Religious Allegory In Life Of Pi By Yann Martel

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Life of Pi written by Yann Martel uses many literary devices to present the different themes in the novel; and allegory, along with its many examples, is prevalent in this novel as the number one mechanism to demonstrate the character and theme growth. Through religious allegory, symbolism, and imagery, Yann Martel uses Pi and his voice to make readers question the real meaning behind Life of Pi.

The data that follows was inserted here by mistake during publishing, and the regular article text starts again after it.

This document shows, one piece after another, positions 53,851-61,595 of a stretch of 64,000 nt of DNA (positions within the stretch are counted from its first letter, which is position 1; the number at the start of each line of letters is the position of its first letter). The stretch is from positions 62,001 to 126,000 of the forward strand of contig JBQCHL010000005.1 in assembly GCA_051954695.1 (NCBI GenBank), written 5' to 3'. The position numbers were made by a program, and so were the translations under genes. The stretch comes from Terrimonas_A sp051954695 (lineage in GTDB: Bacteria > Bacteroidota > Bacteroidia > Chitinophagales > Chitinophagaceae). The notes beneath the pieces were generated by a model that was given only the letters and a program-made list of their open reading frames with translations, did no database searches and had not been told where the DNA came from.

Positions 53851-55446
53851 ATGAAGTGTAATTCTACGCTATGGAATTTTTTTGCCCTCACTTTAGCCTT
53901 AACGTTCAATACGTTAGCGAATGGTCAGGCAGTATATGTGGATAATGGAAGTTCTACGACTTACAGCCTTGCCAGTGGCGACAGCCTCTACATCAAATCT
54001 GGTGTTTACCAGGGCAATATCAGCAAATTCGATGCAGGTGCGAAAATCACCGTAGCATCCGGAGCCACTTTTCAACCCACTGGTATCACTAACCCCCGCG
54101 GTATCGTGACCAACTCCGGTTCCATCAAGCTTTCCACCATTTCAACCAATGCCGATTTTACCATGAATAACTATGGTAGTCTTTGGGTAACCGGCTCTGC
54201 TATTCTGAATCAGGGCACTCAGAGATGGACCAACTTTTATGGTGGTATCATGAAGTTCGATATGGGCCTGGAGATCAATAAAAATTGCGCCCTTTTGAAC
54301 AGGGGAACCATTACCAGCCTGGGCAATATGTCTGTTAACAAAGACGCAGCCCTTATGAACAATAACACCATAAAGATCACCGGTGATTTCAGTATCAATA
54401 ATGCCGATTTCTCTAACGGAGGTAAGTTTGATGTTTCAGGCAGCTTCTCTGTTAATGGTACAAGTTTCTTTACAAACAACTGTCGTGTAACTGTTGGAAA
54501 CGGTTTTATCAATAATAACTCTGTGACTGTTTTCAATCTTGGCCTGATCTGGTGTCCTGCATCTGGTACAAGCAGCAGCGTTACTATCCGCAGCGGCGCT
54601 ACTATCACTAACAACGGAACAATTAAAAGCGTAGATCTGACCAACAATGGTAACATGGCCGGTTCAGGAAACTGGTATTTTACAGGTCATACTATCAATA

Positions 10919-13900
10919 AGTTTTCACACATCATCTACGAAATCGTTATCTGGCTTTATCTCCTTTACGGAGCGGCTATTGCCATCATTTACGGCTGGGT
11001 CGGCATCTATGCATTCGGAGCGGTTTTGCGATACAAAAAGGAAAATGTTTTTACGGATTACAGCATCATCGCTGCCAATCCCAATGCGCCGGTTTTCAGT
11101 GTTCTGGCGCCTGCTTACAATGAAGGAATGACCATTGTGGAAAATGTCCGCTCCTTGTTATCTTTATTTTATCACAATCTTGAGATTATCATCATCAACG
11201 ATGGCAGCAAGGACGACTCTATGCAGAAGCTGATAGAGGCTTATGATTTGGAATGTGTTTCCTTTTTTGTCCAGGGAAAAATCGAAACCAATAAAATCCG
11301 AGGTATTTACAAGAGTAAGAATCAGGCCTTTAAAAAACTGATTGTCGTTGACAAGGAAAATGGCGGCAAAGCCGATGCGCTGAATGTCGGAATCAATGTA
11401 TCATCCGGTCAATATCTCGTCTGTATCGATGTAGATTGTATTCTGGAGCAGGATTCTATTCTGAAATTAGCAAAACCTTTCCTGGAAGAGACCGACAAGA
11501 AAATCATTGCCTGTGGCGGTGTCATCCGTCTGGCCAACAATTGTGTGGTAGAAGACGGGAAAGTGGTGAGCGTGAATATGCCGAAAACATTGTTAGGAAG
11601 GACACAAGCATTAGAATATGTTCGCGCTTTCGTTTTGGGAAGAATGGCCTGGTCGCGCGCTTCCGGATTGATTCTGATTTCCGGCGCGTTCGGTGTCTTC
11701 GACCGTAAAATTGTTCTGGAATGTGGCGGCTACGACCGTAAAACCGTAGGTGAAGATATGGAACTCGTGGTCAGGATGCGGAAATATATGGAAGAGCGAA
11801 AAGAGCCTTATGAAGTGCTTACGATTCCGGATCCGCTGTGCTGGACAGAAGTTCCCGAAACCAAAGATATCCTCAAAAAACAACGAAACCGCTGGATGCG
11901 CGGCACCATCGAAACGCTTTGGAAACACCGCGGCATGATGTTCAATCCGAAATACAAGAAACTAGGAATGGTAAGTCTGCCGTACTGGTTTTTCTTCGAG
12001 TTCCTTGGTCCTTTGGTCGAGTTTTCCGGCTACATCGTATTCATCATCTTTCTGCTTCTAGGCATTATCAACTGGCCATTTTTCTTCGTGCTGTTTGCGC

Religious allegory is a large topic in this novel. Yann Martel parallels many characters in this novel with Religion and Religious figures. When he meets Orange Juice for the first time, he is overwhelmed with happiness. He even compares her to the 'Virgin Mary’ upon first seeing her. Pi exclaims, “Oh blessed Great Mother, Pondicherry fertility goddess, provider of milk and love, wondrous arm spread of comfort, terror of ticks, picker-up of crying ones, are you to witness this tragedy too?” (Martel, 139) The orangutan is not only a metaphor for a religious figure, but is also a metaphor for his own mother. At the end of the novel, Pi retells the story using people instead of animals, because the rescuers will not believe a story this fantastical using animals. His mother is seen through Orange Juice’s feelings and maternal actions; it was almost like she takes on the feelings and experiences (and sufferings) of the passengers on the boat. The religious allegory with the raft arises when the tiger surfaces onto the same level of the boat as Pi; where he had been hiding. With these

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